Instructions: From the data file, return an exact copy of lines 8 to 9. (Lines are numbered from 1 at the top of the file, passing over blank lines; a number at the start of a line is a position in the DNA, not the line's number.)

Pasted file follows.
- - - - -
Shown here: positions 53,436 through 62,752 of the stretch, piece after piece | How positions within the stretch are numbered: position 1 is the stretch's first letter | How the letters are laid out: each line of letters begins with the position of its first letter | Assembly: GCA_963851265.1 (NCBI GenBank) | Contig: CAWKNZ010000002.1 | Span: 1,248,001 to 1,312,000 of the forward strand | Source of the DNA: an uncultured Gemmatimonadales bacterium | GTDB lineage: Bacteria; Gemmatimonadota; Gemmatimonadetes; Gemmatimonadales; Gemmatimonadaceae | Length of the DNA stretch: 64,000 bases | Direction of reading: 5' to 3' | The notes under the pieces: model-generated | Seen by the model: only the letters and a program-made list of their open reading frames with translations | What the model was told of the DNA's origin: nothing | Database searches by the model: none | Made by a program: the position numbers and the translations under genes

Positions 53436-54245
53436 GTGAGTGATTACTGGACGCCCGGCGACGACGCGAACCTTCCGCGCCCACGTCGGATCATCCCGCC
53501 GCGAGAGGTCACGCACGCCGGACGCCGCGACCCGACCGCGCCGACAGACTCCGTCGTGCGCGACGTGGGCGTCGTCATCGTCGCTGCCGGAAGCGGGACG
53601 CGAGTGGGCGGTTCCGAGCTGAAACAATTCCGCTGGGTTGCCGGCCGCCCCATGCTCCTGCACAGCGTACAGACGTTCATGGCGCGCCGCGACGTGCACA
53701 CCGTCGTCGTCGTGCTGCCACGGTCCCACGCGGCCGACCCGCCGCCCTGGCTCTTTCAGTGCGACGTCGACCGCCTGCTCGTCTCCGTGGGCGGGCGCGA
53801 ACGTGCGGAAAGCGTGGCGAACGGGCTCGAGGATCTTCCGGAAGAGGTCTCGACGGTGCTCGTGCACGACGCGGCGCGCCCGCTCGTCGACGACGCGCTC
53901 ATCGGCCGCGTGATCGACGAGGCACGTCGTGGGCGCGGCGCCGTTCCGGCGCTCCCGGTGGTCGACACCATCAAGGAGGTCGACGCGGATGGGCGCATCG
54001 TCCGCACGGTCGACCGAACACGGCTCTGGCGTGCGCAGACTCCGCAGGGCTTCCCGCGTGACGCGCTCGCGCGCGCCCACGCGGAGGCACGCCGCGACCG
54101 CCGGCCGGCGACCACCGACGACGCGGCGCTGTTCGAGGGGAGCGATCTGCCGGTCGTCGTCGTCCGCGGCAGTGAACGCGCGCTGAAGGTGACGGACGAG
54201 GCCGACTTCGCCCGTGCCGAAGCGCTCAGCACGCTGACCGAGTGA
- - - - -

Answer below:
53901 ATCGGCCGCGTGATCGACGAGGCACGTCGTGGGCGCGGCGCCGTTCCGGCGCTCCCGGTGGTCGACACCATCAAGGAGGTCGACGCGGATGGGCGCATCG
54001 TCCGCACGGTCGACCGAACACGGCTCTGGCGTGCGCAGACTCCGCAGGGCTTCCCGCGTGACGCGCTCGCGCGCGCCCACGCGGAGGCACGCCGCGACCG